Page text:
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Identification of a Potent and Selective Cannabinoid CB1 Receptor Antagonist from Auxarthron reticulatum

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journal contribution
posted on 22.02.2016, 16:04 by Mahmoud Fahmi Elsebai, Viktor Rempel, Gregor Schnakenburg, Stefan Kehraus, Christa E. Müller, Gabriele M. König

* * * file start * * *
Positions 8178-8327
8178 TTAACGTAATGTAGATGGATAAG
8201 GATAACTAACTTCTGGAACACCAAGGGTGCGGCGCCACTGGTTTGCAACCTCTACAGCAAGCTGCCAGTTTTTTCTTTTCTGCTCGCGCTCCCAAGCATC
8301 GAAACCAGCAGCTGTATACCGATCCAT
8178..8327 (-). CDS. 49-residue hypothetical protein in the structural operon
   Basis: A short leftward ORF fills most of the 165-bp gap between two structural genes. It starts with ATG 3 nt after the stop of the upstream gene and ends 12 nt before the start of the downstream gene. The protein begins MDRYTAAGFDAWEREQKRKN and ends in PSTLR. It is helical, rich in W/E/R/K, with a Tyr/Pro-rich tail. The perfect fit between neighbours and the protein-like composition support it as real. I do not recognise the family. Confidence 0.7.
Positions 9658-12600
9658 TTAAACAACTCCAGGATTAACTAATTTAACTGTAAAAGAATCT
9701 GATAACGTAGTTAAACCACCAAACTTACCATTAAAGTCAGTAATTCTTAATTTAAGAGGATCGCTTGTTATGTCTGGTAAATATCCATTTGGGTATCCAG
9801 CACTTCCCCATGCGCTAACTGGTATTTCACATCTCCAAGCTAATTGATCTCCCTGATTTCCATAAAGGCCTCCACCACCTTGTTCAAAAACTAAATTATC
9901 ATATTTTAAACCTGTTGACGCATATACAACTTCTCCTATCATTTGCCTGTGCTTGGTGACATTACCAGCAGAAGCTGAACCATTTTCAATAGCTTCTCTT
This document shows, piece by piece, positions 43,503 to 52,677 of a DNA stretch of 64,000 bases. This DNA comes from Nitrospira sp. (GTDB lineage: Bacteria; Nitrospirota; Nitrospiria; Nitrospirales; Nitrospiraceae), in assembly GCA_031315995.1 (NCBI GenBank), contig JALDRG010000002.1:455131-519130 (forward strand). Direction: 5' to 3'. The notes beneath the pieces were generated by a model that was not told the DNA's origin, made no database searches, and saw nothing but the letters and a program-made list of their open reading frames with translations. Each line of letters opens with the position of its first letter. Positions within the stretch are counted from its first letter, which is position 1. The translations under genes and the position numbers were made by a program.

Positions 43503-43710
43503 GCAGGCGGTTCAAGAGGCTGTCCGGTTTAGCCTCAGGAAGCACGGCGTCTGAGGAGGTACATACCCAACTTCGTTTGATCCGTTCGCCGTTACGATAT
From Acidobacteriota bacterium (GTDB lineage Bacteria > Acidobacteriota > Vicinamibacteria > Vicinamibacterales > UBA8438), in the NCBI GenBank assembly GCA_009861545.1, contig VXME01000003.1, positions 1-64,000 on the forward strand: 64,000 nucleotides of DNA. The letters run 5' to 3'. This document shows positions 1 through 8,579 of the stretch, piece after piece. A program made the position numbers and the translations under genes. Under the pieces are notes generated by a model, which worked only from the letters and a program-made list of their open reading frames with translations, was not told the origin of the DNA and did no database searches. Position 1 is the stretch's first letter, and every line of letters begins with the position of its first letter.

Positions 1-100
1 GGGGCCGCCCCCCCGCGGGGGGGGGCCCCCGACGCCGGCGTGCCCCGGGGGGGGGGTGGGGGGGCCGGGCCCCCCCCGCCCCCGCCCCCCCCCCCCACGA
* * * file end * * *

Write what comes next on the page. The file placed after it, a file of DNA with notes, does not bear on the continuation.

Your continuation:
The fungus Auxarthron reticulatum derived from the marine sponge Ircinia variabilis produced the diketopiperazine alkaloid amauromine (1) and the quinolinone methyl-penicinoline (2). Compound 2 is identical to the reported methyl-marinamide, whose structure is herewith revised. In radioligand binding studies at human cannabinoid CB1 and CB2 receptors recombinantly expressed in Chinese hamster ovary (CHO) cells, amauromine (1) was found to exhibit high affinity and selectivity for the CB1 receptor (Ki = 178 nM). The compound was shown to be a neutral CB1 antagonist with a Kb value of 66.6 nM determined in cAMP assays. Compound 2 exhibited only weak or no effects at CB receptors. To the best of our knowledge, compound 1 is the first fungal natural product that shows affinity for cannabinoid CB1 receptors. Because of its high antagonistic potency and selectivity, it may have potential for use as a drug and/or serve as a lead structure for drug development.